Do you require garden experience or, are garden services provided. Will you continue with your regular house cleaner, and do you expect other visitors to the house. If you anticipate the sitter contributing towards the running costs, paying for cable TV or wifi, make it clear. Prioritizing your requirements and providing specific information can save a lot of wasted effort.
Launch your ad, then make yourself available. High caliber sitters may have multiple offers. Process applications asap and make a shortlist. Don’t shy away from sitters outside your area, or dismiss applications from overseas, or from candidates already traveling - their adventurous spirit and can-do attitude may serve them well during your absence - and sitters with international flight tickets may be less likely to switch plans at the last minute.
SET UP A MEETING
In person or on Skype - connect however you can to delve deeper into your top picks.
Pick your favorite and obtain references, background/police checks and other credibility factors, such as a copy of their passport or driving licence. Talk to at least two of their nominated referees - ideally previous homeowners. If you expect a signed agreement, provide a copy for the sitters to review in advance
Prepare for the sitters arrival - create a house booklet and be specific. Include how to start the lawn mower with a tricky throttle, which products to use on the granite countertops, how to work the security system and who to call in the event of a burst pipe, or if a slate blows off the roof. Include who, when and how to make contact in an emergency and list information for the doctor, nearby hospital and local garage if a car is included.
Consider a second keyholder.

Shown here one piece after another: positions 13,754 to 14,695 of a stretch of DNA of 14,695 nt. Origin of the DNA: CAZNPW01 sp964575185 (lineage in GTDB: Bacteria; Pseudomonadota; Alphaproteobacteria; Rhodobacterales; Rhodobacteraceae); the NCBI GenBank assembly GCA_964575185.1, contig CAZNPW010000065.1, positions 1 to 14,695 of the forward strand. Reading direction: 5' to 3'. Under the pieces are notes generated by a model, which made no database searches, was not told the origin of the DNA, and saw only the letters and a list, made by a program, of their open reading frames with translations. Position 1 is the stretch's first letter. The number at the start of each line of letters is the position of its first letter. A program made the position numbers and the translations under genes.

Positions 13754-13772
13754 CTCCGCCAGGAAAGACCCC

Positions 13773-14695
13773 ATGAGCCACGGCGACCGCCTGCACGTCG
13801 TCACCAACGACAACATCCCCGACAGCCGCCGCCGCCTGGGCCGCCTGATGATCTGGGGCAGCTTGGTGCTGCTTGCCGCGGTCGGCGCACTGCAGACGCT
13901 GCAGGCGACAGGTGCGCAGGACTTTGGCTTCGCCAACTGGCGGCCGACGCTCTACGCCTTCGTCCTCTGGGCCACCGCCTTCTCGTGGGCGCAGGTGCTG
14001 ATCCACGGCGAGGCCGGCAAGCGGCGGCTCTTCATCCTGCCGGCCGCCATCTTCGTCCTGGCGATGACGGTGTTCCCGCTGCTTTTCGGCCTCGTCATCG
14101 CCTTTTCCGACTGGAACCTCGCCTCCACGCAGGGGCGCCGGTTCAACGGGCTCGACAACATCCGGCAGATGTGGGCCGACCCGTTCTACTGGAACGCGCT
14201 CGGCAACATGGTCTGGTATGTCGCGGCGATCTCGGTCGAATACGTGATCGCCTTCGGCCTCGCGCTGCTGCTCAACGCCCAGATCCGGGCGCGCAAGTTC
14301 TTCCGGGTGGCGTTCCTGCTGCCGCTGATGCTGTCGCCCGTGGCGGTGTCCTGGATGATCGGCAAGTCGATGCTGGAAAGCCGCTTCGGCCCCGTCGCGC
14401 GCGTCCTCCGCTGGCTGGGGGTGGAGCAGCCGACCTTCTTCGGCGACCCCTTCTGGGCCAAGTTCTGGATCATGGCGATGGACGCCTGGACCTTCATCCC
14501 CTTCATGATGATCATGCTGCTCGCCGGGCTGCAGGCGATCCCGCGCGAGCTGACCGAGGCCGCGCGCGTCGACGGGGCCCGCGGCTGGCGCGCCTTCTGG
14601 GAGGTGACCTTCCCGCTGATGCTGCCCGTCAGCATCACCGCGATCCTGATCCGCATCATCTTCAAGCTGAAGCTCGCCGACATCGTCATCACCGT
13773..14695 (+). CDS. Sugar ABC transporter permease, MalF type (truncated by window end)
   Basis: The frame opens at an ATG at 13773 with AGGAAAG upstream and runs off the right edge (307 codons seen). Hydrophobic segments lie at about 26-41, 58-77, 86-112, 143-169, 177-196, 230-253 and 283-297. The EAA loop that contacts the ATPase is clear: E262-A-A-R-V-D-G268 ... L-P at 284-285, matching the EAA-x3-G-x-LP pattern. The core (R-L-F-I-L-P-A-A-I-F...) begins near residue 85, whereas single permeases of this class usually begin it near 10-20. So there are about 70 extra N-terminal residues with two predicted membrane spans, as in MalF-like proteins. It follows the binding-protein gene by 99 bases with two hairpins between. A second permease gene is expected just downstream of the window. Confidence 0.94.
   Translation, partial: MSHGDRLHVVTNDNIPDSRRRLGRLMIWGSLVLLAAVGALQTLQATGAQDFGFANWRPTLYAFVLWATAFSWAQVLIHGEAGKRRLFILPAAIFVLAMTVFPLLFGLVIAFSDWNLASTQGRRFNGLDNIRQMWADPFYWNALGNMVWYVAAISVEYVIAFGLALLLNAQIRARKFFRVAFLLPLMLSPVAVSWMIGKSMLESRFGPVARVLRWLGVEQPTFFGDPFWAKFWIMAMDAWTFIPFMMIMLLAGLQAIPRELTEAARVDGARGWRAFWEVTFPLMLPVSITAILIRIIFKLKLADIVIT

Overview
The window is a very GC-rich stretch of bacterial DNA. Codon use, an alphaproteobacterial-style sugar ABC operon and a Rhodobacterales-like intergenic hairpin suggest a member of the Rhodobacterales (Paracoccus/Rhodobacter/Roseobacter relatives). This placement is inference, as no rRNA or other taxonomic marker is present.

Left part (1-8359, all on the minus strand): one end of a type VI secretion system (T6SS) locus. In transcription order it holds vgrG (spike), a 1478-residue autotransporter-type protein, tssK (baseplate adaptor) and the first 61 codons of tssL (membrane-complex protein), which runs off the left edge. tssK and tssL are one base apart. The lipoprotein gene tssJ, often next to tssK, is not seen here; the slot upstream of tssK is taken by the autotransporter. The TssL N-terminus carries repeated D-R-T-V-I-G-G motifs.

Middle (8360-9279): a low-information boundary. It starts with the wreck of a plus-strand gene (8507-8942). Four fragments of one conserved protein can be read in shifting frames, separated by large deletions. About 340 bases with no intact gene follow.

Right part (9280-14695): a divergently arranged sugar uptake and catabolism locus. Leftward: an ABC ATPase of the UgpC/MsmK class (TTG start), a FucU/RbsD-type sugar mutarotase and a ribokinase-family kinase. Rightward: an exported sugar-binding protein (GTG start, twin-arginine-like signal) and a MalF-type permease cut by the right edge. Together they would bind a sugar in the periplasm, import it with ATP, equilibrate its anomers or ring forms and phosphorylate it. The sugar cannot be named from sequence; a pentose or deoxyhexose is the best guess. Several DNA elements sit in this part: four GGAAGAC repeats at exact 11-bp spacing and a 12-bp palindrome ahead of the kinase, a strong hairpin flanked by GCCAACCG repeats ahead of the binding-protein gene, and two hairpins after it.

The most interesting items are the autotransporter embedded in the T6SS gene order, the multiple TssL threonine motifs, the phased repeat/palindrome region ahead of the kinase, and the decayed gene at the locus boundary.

Make room in the closet and empty a few drawers. Clear a shelf in the pantry and space in the freezer.
SPREAD THE WORD
Inform your insurance company, security company and neighborhood watch committee.
Ask the sitters to arrive the day before your departure so they become familiar with the property. Don’t rush the house introduction, walk through each room, open the electric panel, eyeball the outdoor water taps and go through the house manual. Take time to share information on the best local shops and nearby points of interest - make them feel comfortable.
Prepare an evening meal so that you can get better acquainted - discuss events that might crop up during your absence, how to deal with phone calls, expected and unexpected visitors. Stipulate how often you would like the sitter to contact you - in the event of an emergency, via a weekly email or, depending on the length of the assignment, agree to catch up when you return, and don’t forget to confirm your return details.
Leave basic provisions for the following day - the sitters will likely return the favor.
Carry out a walk through of each room, review phone messages and incidents during your absence and settle any financial matters before the sitter leaves.
Setting up systems might be dull, but nothing works well without them. We encourage you to give housesitting a try - it really can provide security andpeace of mind - with the added bonus that... next time you venture off - the prepwork has already been done.